The Southfield Police Department honor guard performs a 21-gun salute May 17 on the grounds of Southfield City Hall.

The Southfield Police Department honor guard performs a 21-gun salute May 17 on the grounds of Southfield City Hall.

Photo by Donna Dalziel


Southfield Police Department memorializes fallen officers

By: Kayla Dimick | Southfield Sun | Published May 22, 2019

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SOUTHFIELD — The spring rain held off just long enough for the Southfield Police Department to commemorate National Police Week through a memorial ceremony.

Acting Chief Brian Bassett hosted the ceremony at 10 a.m. May 17 in the Southfield Police Memorial Garden, on the grounds of City Hall.

The Southfield Police Department honor guard presented the colors, and Police Chaplain Father Jeff Schleeler offered the invocation.

“We gather today to remember the courage, generosity and spirit of service of all our law enforcement officers. We pray that you will always keep them safe and bring them home each day to be with family and loved ones,” he said.

Bassett said that in 1962, President John F. Kennedy signed a proclamation designating May 15 as Peace Officers Memorial Day.

Memorial services began in 1982, and the event has grown into a weeklong commemoration commonly known as National Police Week.

The memorial is also held to remember the lives of police officers James W. McMahon and Donald H. Harding, the only two Southfield officers to be killed in the line of duty.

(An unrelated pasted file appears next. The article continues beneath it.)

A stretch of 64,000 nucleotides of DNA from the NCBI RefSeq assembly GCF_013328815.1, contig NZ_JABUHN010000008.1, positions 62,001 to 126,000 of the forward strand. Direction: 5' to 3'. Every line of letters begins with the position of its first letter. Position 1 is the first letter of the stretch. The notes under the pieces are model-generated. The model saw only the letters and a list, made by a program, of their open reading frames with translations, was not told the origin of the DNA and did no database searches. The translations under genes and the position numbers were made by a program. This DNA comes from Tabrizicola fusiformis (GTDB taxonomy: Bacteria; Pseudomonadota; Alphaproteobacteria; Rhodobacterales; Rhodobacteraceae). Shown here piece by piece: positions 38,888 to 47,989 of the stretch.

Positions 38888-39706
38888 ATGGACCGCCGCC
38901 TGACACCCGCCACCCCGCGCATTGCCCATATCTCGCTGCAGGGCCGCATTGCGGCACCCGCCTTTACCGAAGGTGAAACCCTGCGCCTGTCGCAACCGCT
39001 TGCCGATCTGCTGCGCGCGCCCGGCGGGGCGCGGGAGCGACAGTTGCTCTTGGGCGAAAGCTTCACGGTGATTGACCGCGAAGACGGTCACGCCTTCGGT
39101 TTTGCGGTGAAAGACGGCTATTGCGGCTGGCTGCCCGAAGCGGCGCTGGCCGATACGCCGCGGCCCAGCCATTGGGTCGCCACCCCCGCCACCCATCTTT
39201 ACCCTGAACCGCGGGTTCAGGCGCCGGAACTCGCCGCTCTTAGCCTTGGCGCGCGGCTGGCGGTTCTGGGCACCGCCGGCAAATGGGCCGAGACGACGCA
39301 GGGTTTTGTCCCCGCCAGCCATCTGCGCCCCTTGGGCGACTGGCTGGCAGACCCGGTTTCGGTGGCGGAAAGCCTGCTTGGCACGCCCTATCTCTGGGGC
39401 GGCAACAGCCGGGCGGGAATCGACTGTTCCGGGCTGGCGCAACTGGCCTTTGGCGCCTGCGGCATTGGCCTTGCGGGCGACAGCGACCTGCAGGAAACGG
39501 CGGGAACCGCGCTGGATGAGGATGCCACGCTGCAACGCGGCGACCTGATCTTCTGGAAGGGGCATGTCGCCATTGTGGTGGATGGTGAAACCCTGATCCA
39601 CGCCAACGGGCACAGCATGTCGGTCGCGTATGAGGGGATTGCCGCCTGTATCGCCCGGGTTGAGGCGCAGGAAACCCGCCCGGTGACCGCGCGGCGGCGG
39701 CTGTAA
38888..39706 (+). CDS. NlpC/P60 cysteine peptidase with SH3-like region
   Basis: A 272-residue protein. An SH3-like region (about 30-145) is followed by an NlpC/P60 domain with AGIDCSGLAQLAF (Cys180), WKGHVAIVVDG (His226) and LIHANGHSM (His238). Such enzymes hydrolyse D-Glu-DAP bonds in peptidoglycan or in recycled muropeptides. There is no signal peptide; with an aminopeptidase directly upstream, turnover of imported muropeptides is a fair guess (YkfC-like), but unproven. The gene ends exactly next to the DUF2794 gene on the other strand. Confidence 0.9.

“National Police Week pays special recognition to those officers who have lost their lives in the line of duty, such as our two officers, Donald Harding in 1962 and James McMahon in 1971,” Bassett said.

According to a previous report, Harding was the first Southfield officer to be killed in the line of duty. He was killed on Aug. 4, 1962, at the age of 27. He was struck in a squad car by two drag racers on Eight Mile Road.

The squad car hit the base of a tree, killing Harding and hurling his patrol partner, Officer James Kirkpatrick, 40 feet. Kirkpatrick suffered serious injuries from the crash. The suspects were never identified.

Harding had been married for four years, and he had one daughter.

McMahon, the son of a retired Detroit police officer, was killed in the line of duty on Jan. 22, 1971, at the age of 25. McMahon was hit by a drunken driver while replacing flares on Nine Mile Road after a car accident.

McMahon had just announced his engagement to be married two weeks before he died. The drunken driver who hit him was sentenced to less than two years in prison by an Oakland County Circuit Court judge.   

In 2018, Bassett said, 163 officers died in the line of duty in the U.S., and so far in 2019, 43 officers have been killed.

“Sacrifices are made by officers every day (that) include missing key events in the lives of family, working all hours of the day and night, all while continuing to serve our community with professionalism and dedication,” Bassett said. “Officers put themselves in harm’s way knowing that it may — and too often does — result in losing their lives, leaving grief-stricken friends, family, colleagues and loved ones all in the name of service to others.”

Southfield Mayor Ken Siver also spoke at the event.

“It’s particularly tragic that young men, 25 and 27 years old, their lives were taken really senselessly in what could have been avoided if the perpetrators had done the right thing,” Siver said. “I think it’s fitting that we continue to remember their service and hope that we never have a repeat of incidents like this.”

To finish the ceremony, a wreath was placed on the memorial headstone in honor of the officers by Specialist Timothy Gougeon.

De’Asia Wells played taps, and Alistair Hill played “Amazing Grace” on the bagpipes.

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